Fire destroys 18th-century barn
Neighbor wakes sleeping family; farm birds killed
Flames shoot through the roof of a 2 1/2-story barn on Old Jaffrey Road Sunday morning. The barn, which was more than 220 years old, was destroyed but a nearby carriage shed had only minor damage and house on the property, which dates to 1792, was not damaged.
Photo Courtesy Joe Sangermano, Dublin Fire Department
Flames shoot through the side of a 2 1/2-story barn on Old Jaffrey Road Sunday morning. The barn, which was more than 220 years old, was destroyed but the nearby carriage shed had only minor damage and a house on the property, which dates to 1792, was not damaged.
Photo by Bob Michele
Firefighters use two portable holding tanks to pump water to the fire scene.
Photo courtesy of Joe Sangermano, Dublin Fire Department
PETERBOROUGH — A barn that was more than 200 years old burned to the ground in minutes Sunday morning, but firefighters were able to save a nearby carriage-shed garage and the fire never threatened the main house at 155 Old Jaffrey Rd.
Homeowner Andy Morison said a neighbor, Robert Doane, knocked on his door at about 7 a.m. and alerted the family to the fire. Morison, his wife and their two children were asleep at the time.
“The barn was a good 100 feet away from the house,” Morrison said on Monday. “I called 911 right away. We got out of the house, moved some of the vehicles and just watched helplessly.”
The 21/2-story barn was fully involved when Peterborough firefighters arrived, according to Fire Chief Joseph Lenox.
“The barn was pretty much a total loss when we got there,” Lenox said. “It was still standing, but the volume of fire was overwhelming. Shortly after we arrived, the first floor collapsed. The roof came down shortly after that. We focused on protecting the carriage house and the home.”
Lenox said Peterborough Fire Lt. Brian Shaw suffered second-degree burns to his face while fighting the fire. Shaw was treated and released at the scene.
More than a dozen chickens and some ducks that had been in the barn died in the fire. Morison said a barn cat is still missing as well.
“We’re hoping it was smart enough to get out,” he said.
Goats and sheep on the farm were outside in a pasture and were not harmed.
Lenox said the fire was most likely accidental.
“We don’t know the cause,” Lenox said. “We’re not looking at it as being suspicious.”
About 80 firefighters from 13 towns responded to the property, which is on a section of road beyond the reach of the town’s hydrant system. Tanker trucks brought in water from the area of Noone Falls on Route 202 and firefighters also pumped water from a 26,000 gallon cistern on the Morison property. The fire was declared completely out by 2 p.m.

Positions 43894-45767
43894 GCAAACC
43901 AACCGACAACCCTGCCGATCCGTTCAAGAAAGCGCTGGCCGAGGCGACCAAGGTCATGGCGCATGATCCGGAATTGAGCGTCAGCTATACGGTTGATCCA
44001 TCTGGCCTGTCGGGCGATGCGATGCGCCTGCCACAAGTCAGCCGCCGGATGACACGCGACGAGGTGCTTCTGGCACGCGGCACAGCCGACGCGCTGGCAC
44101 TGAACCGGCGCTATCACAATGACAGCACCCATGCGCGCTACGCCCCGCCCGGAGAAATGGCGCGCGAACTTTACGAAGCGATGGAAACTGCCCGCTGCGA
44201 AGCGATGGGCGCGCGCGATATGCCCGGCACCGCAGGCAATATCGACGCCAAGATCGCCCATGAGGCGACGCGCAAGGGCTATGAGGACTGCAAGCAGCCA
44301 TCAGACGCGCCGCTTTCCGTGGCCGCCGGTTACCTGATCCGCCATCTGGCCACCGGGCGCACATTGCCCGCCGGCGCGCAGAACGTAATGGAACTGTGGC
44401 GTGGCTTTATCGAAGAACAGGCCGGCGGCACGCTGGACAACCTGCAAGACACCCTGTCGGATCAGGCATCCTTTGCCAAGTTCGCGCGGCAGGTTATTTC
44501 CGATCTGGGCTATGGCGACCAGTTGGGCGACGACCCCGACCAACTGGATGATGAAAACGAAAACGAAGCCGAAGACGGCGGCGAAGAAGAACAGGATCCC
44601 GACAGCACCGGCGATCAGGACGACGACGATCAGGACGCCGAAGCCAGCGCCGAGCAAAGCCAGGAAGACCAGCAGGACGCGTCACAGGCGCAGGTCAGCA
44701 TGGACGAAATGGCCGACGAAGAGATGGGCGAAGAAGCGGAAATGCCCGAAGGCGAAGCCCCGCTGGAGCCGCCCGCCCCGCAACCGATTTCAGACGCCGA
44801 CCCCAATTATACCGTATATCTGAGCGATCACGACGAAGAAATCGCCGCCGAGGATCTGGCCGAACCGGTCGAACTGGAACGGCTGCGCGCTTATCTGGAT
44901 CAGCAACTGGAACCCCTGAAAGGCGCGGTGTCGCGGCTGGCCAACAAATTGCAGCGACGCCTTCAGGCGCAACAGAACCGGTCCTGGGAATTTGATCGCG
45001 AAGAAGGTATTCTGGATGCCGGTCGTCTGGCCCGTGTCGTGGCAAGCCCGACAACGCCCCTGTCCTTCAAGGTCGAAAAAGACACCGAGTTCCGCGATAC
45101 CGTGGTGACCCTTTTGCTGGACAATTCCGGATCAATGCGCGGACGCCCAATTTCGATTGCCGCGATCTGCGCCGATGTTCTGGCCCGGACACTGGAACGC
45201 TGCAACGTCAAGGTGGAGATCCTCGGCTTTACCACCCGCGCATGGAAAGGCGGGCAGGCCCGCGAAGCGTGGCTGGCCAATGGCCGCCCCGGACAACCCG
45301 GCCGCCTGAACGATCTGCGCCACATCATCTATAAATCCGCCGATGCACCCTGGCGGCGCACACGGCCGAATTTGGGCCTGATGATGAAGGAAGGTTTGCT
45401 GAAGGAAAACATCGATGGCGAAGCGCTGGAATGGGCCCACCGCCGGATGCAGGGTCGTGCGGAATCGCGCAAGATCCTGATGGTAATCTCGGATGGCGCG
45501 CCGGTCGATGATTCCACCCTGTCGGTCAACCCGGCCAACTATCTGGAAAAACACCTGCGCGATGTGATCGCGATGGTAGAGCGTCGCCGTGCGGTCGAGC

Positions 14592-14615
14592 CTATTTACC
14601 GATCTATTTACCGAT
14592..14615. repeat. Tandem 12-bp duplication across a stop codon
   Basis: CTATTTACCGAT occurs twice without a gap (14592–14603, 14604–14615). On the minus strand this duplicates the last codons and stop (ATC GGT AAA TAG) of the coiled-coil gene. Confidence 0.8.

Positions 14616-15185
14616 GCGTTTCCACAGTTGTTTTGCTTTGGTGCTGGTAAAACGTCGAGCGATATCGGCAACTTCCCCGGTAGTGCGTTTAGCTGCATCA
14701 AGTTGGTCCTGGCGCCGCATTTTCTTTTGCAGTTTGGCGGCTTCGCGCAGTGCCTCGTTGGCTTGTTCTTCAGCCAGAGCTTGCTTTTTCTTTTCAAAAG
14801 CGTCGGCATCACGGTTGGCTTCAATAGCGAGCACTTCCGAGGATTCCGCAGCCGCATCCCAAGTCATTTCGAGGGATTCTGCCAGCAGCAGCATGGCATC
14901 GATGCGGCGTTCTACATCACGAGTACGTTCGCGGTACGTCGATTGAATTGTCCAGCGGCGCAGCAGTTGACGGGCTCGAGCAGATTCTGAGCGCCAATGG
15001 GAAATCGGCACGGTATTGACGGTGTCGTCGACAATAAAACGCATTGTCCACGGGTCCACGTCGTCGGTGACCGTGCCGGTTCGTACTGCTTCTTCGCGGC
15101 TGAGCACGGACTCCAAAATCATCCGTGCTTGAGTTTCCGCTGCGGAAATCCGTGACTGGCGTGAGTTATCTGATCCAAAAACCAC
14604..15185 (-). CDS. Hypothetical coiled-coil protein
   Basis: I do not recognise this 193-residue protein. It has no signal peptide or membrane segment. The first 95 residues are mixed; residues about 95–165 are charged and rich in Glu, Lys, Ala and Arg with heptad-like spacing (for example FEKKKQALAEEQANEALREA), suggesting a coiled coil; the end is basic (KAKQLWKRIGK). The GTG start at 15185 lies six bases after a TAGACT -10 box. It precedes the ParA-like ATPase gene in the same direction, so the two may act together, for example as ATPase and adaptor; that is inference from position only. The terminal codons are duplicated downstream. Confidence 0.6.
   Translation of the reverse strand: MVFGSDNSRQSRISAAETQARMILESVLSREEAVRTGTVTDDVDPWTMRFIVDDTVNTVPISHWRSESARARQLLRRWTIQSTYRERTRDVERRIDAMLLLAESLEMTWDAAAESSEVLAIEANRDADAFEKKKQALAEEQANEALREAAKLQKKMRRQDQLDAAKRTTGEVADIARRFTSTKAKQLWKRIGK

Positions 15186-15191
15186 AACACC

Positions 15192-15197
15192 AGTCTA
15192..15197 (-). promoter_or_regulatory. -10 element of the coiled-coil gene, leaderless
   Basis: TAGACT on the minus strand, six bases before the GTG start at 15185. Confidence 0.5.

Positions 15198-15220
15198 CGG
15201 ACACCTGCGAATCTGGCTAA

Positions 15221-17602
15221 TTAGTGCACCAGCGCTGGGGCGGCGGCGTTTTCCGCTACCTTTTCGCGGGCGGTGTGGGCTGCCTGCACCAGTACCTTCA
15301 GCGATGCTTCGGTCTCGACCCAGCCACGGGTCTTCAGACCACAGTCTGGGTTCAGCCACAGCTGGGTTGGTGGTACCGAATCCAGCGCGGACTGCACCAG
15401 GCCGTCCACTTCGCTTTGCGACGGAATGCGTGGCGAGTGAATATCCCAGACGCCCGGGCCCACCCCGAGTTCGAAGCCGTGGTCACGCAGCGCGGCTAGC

Lenox said the carriage house, which was about 50 feet away from the barn, had some exterior damage. The house itself, which Morison said dates to 1792, was not damaged.
Morison said the barn, which measured about 30 feet by 50 feet, was being used to store farm equipment and mowing equipment as well as the chickens and ducks. The family also lost some lumber, doors and windows that were being saved for restoration, as well as maple syruping equipment, which they used to produce a few gallons a year as a hobby.
“It was a traditional New England barn, with a milking parlor for cows and stalls for horses. That’s all gone now,” Morison said. “The barn predates the house. It was more than 200 years old. There’s a lot of history there.”
Morison said the Old Jaffrey Road property has been in the Morison family since 1792. He and his family have been living in the home for about four years and have been working to restore the land as a family farm.
“We just had the insurance adjuster over today,” Morison said. “We want to continue with the farm.”
The barn, house and carriage shed were among the Peterborough buildings that appeared in exterior shots of an episode of the TV series “St. Elsewhere” in the 1980s.
Firefighters from Peterborough, Jaffrey, Hancock, Dublin, Francestown, Milford, Keene, Marlborough, Lyndeborough, Rindge, New Ipswich, Temple, Harrisville, Greenfield and Winchendon, Mass., responded to the fire, according to Lenox. Some of them were in the area on their way to a training exercise in Fitzwilliam and were quickly rerouted, he said.